Friday, December 4, 2009

Mistaking a Habit for Brand Loyalty

These days, brands are looking for loyalty wherever they can find it. With consumers increasingly careful about spending, and even health insurance being seen by some as discretionary, brands need to hold onto as many customers as possible. Our recent work for a health care client suggests that what seem like automatic renewals may lull brands into a false sense of customer loyalty.

Think about it. When it comes to health insurance, most Americans still get their insurance through their job. Every year, Open Enrollment is the one time everyone can change health plans or coverage, no matter how dissatisfied they become with their situation. The rest of the year, people are locked into their health plan and coverage barring life events (e.g., birth, marriage, divorce).

Back in the day when people rarely changed jobs, it was also rare to change insurance providers. In fact, in our recent research with consumers who get their insurance through work, over a third have had the same insurance coverage (and the same job) for 10+ years, and over half have had the same insurance through work for over 5 years. However, job longevity is quickly becoming a thing of the past.

When it comes to changing health insurance coverage, just the thought of it can make people anxious. Consumers are skeptical of the motives of most players in the category (insurance companies, drug companies, employers), find it difficult to understand the total costs of treatment under different plans, and prefer anonymity for fear of repercussions on-the-job at renewal time.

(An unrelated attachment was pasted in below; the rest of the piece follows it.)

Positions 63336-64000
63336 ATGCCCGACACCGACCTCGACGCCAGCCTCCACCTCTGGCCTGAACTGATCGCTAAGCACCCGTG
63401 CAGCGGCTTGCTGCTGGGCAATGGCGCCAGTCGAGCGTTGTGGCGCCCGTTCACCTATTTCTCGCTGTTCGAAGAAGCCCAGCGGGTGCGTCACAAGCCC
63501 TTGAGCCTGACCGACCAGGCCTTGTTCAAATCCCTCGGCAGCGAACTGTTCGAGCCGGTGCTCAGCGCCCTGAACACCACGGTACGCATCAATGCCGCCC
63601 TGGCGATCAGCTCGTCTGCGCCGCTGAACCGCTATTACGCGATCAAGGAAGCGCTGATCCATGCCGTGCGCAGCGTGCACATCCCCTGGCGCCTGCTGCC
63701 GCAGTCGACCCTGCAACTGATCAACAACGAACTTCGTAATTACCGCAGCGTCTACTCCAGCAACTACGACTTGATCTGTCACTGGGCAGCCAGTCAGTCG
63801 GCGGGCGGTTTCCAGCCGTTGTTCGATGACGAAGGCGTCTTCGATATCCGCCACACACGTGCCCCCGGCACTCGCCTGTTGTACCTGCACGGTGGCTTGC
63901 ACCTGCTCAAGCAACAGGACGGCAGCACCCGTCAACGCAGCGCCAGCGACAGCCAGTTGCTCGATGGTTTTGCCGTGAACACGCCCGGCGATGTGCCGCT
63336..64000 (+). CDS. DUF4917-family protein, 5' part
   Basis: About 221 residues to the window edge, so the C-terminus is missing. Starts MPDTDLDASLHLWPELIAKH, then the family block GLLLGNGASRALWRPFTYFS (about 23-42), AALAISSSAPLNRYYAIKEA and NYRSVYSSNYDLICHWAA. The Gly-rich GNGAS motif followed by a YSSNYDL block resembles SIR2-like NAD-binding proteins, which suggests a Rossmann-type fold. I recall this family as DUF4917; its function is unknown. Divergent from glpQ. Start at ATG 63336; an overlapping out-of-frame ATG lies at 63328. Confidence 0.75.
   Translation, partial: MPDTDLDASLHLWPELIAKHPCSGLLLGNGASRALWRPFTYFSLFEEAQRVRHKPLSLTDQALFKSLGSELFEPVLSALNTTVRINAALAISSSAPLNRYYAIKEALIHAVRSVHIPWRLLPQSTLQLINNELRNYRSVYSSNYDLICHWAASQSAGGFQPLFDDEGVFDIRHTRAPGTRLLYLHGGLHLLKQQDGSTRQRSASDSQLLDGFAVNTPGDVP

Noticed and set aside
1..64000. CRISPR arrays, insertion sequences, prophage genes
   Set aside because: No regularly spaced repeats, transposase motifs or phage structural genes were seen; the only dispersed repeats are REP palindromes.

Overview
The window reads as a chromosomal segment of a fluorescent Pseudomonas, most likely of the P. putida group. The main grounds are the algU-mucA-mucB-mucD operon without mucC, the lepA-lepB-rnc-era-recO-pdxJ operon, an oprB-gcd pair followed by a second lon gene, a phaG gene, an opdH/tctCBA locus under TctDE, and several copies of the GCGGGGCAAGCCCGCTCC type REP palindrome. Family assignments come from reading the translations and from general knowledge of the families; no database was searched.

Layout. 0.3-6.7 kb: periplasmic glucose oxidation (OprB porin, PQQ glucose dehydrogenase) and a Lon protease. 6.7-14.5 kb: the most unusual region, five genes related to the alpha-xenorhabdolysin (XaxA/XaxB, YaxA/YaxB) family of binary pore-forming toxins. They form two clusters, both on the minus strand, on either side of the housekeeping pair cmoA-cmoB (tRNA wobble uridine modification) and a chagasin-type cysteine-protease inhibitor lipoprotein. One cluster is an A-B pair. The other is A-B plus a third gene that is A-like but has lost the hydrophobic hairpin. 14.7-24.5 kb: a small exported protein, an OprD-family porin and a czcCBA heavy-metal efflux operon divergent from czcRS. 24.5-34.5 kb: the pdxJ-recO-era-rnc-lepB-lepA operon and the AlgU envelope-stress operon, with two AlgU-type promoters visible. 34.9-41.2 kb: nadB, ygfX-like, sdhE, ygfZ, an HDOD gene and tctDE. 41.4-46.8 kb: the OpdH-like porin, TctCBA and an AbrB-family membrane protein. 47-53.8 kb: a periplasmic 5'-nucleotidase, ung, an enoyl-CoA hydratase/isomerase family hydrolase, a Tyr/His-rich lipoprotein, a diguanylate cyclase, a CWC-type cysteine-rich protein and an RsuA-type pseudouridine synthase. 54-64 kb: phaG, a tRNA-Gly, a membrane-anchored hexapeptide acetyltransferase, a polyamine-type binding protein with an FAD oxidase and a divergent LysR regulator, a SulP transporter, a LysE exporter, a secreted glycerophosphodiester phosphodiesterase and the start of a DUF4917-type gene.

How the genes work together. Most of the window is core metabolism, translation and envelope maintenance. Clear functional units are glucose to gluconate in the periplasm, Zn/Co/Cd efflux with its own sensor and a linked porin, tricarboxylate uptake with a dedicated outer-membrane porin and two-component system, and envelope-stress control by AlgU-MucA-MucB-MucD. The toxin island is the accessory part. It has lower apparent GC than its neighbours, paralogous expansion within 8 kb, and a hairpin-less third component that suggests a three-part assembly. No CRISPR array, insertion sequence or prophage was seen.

By identifying life events that cause people to take stock of their situation – like getting married or starting a family or by providing or publicizing coverage options consumers really do care about (e.g., wellness and preventative care) -- shrewd marketers will have an opportunity to take share in the health insurance category. And as people who have been unemployed and unable to afford coverage hopefully find jobs and begin to enjoy coverage again, health plans will have a unique opportunity to increase enrollment.

Health care is not generally known for brand innovation, and customer has clearly been taken for granted, historically. That might change if a competitor found a way to get consumers' attention and make it easy for them to act on their dissatisfaction with incumbents during open enrollment or when life events occur.

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